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A More Sustainable Wardrobe

It’s hard to resist the ease and affordability of fast fashion brands like Old Navy, H&M, and Zara, or the convenience of picking up a few new and needed, cheap t-shirts from Target or Walmart. But, as we look into the next decade and the important role of people as stewards of the Earth, what

It’s hard to resist the ease and affordability of fast fashion brands like Old Navy, H&M, and Zara, or the convenience of picking up a few new and needed, cheap t-shirts from Target or Walmart. But, as we look into the next decade and the important role of people as stewards of the Earth, what are the greater costs when it comes to these quick and easy purchases. The fast facts on fast fashion from Google have that the fashion industry produces 10% of humanity’s carbon emissions, is the second-largest consumer of the world’s water supply, and pollutes the oceans with microplastics. That’s quite the burden for a poly/rayon blouse at $29.99, no?

However, bringing eco-friendly practices to your closet does not have to be a massive undertaking. There are a variety of ways to rethink, refresh, and reuse your wardrobe without sacrificing style, your budget, or Mother Earth. Here are a few sustainable fashion tips to try out for 2020 and in the years to come.

First, consider shopping sustainable brands. Fashion has come a long way from the “granola” collections crafted from hemp. Retailers across many price points are making strides to produce ethically sourced and sustainably manufactured garments. Even the aforementioned H&M has a “Conscious-Sustainable” section in both the Men’s and Women’s departments. Everlane produces stylish basics made to last, with transparent pricing that shows the true cost behind all of their products, from materials to labor, to transportation. Target just introduced the activewear collection, All in Motion, which incorporates sustainably sourced materials. For workwear, check out ADAY Clothing, which makes shirts and pants from recycled materials for seasonless wardrobe staples.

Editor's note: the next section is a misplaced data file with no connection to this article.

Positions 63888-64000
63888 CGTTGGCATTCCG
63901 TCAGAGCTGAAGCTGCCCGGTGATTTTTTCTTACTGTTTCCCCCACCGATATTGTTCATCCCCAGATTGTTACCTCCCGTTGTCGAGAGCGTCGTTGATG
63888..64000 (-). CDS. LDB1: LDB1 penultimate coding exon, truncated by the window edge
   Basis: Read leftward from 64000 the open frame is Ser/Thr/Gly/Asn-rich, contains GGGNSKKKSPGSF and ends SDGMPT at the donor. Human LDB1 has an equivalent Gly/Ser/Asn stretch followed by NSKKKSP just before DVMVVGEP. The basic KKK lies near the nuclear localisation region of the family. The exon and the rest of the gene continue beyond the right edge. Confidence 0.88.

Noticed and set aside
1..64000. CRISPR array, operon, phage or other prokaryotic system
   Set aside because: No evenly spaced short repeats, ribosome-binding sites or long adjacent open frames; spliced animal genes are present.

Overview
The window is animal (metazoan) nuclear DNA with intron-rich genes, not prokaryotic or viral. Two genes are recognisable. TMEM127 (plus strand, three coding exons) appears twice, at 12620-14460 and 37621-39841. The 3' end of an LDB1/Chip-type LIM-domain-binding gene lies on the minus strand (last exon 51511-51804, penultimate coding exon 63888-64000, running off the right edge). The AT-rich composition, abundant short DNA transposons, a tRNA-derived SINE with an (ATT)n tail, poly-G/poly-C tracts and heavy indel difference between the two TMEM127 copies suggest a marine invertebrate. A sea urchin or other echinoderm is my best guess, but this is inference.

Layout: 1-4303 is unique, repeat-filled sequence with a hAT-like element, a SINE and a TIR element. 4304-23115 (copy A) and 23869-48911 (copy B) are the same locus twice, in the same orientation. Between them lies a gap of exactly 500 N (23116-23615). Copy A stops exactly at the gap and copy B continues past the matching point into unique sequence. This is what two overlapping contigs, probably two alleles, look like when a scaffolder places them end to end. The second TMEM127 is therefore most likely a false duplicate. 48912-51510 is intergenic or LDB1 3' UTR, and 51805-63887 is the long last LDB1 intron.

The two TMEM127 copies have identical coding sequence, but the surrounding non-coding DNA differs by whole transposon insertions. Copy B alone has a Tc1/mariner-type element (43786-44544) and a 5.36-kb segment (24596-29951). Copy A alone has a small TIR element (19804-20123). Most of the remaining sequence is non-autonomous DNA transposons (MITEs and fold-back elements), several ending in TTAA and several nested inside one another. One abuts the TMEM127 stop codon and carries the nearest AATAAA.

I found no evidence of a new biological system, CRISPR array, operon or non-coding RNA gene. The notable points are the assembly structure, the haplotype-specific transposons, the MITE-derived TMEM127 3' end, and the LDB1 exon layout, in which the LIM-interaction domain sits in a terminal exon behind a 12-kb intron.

Sustainable brands usually have a higher price point than their less viable counterparts. For more budget-friendly options, consider buying secondhand. Shopping at vintage, consignment, and thrift stores keep perfectly good garments out of landfills and save you money when updating your wardrobe. Secondhand sites like ThreadUP and Poshmark are online thrift “stores” where you can browse by size, brand, and cost. You can even find luxury consignment online at TheRealReal, and Luxury Garage Sale for designer finds at a fraction of their original price.

If you are handy with a needle and thread, consider upcycling or making your own clothes. You can hit up JoAnn Fabrics for patterns and fabric, or try online at Lekala Sewing Patterns, which features customized patterns for the, particularly deft seamstress. Want to breathe some new life into garments you already own? Then check out Sew Squad for simple repurposing patterns to turn tired maxi dresses or boring button-downs into a soft tee or cozy wrap dress.

Lastly, take care of your clothes. So often, clothing is wasted because it’s thrown out when there’s a small rip or pull. Damage is especially common in lower-quality clothing. But when you invest in finer-made pieces and repair items to extend their lifespan, you’ll reduce waste and keep your wardrobe looking flawless.

Beyond a sewing kit, also pick up a travel steamer to refresh garments instead of washing them after every wear, a stain remover, and a fabric depiller. These handy tools will help you maintain your clothes and set you on the path towards a more sustainable wardrobe.

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